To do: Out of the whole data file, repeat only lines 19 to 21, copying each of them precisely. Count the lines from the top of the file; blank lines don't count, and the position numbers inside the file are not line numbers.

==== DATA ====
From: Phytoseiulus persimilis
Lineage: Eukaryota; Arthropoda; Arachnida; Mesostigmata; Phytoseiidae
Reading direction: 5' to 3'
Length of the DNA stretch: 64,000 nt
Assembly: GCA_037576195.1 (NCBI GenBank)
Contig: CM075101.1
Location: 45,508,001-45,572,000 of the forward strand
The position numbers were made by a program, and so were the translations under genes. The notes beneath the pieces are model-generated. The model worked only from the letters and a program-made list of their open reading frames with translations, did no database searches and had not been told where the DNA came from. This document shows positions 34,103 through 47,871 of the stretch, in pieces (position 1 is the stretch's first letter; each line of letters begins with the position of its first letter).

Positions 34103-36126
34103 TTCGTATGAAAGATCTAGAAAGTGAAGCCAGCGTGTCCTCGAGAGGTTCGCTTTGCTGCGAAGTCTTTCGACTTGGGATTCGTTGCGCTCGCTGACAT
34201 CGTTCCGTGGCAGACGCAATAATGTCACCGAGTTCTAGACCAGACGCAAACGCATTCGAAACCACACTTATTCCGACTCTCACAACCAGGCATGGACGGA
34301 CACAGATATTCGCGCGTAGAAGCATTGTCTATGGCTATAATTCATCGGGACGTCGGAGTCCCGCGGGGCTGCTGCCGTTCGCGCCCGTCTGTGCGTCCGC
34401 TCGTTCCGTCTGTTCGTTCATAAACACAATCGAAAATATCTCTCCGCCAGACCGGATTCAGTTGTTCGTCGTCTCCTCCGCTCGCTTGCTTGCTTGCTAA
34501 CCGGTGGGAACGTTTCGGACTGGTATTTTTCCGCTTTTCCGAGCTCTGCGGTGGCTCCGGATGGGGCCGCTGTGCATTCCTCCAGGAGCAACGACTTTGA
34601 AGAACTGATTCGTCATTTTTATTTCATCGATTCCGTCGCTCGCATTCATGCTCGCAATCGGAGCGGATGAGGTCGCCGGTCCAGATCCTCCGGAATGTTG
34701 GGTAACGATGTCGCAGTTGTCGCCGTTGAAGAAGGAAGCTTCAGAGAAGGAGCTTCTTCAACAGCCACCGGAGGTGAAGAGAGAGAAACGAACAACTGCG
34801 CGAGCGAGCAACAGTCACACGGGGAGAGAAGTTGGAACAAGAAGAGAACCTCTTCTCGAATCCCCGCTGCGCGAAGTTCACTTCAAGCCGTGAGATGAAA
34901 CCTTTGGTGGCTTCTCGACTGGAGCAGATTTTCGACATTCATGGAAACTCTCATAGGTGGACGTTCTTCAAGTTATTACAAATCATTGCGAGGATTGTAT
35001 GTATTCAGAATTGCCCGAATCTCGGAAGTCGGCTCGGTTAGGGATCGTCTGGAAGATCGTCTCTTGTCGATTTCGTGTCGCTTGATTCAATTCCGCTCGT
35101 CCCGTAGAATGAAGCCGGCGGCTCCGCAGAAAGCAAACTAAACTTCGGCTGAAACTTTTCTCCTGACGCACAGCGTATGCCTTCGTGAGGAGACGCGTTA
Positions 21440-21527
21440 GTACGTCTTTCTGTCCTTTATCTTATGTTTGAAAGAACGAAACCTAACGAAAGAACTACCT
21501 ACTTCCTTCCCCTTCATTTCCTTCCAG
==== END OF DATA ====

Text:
35001 GTATTCAGAATTGCCCGAATCTCGGAAGTCGGCTCGGTTAGGGATCGTCTGGAAGATCGTCTCTTGTCGATTTCGTGTCGCTTGATTCAATTCCGCTCGT
35101 CCCGTAGAATGAAGCCGGCGGCTCCGCAGAAAGCAAACTAAACTTCGGCTGAAACTTTTCTCCTGACGCACAGCGTATGCCTTCGTGAGGAGACGCGTTA
Positions 21440-21527